Multiple babies admitted this past week

By Joanna Fitzgerald | Director of the von Arx Wildlife Hospital

A Virginia opossum were among the 84 animals admitted to the von Arx Wildlife Hospital at the Conservancy of Southwest Florida this past week. Other admissions include a red-shouldered hawk, a great horned owlet and a peninsula cooter.

The young Virginia opossum was admitted after it was found alone in a yard. The opossum was clearly too young to survive without its mother. A full exam showed the orphan was bright, alert and responsive and in good health. It is unknown what caused the baby to be separated from its mother. Currently the baby opossum is being housed in the von Arx Wildlife Hospital Nursery and is receiving multiple formula feedings throughout the day and night.

Several other opossums were admitted this week with obvious causes of injury. Six babies arrived at the hospital attached to their deceased mother after she was killed by a car strike. Another deceased mother was brought to the hospital with her four live babies after she was attacked by a dog.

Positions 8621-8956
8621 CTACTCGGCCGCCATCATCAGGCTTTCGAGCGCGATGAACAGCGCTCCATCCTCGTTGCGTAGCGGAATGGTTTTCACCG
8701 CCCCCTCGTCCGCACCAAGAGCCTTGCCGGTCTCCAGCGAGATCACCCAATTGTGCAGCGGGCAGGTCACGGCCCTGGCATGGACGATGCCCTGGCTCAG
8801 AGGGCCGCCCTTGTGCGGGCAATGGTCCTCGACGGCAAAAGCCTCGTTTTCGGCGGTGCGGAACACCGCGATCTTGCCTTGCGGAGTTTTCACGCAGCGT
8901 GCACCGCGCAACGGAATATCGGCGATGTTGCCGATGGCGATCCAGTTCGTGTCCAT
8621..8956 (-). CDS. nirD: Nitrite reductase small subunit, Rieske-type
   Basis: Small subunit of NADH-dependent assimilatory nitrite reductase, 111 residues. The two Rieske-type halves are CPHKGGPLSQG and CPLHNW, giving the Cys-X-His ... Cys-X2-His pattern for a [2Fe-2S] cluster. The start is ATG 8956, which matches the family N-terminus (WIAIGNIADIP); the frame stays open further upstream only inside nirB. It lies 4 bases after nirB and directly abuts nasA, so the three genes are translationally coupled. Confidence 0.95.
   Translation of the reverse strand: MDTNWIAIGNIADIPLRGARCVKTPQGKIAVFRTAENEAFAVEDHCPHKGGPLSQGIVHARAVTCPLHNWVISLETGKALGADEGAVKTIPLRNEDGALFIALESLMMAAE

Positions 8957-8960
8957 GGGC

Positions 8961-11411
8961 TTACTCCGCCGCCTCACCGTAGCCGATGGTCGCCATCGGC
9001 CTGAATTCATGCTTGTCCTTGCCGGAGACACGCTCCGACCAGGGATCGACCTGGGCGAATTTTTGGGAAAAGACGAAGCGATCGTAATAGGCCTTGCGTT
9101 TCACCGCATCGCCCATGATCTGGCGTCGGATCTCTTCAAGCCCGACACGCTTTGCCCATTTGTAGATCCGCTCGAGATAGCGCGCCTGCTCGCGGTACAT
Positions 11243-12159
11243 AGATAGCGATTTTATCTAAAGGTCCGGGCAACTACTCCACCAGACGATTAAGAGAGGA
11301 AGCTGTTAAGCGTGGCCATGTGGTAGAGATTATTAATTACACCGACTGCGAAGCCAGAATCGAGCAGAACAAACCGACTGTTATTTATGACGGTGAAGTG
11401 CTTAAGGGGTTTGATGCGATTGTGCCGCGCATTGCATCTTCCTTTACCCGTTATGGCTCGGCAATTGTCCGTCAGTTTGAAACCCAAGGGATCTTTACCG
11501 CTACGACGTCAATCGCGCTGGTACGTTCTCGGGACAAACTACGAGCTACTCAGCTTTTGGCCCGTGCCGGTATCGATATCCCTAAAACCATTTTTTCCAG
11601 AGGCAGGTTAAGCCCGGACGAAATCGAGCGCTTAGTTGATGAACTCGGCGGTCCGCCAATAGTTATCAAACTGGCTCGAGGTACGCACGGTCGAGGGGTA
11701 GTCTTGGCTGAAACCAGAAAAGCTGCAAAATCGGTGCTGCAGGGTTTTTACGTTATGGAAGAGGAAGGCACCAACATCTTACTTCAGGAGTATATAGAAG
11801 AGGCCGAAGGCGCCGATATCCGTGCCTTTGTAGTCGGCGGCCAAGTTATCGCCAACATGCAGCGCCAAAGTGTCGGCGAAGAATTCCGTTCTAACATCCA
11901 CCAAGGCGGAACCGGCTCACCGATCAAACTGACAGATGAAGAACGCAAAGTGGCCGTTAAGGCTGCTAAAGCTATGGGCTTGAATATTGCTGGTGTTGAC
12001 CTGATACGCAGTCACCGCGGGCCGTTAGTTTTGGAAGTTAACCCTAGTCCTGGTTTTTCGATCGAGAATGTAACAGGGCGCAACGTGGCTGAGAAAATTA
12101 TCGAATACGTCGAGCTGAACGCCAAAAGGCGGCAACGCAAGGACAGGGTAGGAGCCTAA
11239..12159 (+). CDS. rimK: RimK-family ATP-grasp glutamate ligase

What You Can Do

Please be aware it is breeding season for many species of wildlife in Southwest Florida. If you have pets, monitor them when they are allowed outdoors. Monitoring pets keeps them safe and allows you to intervene if your pet crosses paths with a wild animal.
Another way to prevent injury to wildlife is to slow down when driving (especially at night). Being alert and aware that animals are on the move in search of nesting sites, mates and food may help you avoid hitting an animal crossing the road.

Recent Releases — XX Animals Go Home

  • 4 eastern screech owls
  • 1 mottled duck
  • 1 laughing gull
  • 2 grey squirrels
  • 4 double-crested cormorants
  • 1 anhinga
  • 1 tricolored heron
  • 1 diamondback terrapin
  • 2 great blue herons
  • 3 raccoons
  • 5 eastern cottontails
  • 1 mourning dove
  • 1 bald eagle (VIDEO)
  • 1 Florida red-bellied.

The great blue heron release was especially rewarding. The heron had been admitted with severe wounds to its neck, wings and legs after being entangled in fishing line and hooks. After almost one month of intensive care the heron made a full recovery.

A great blue heron is released after requiring a month of care while healing from injuries caused by fishing line and hooks.

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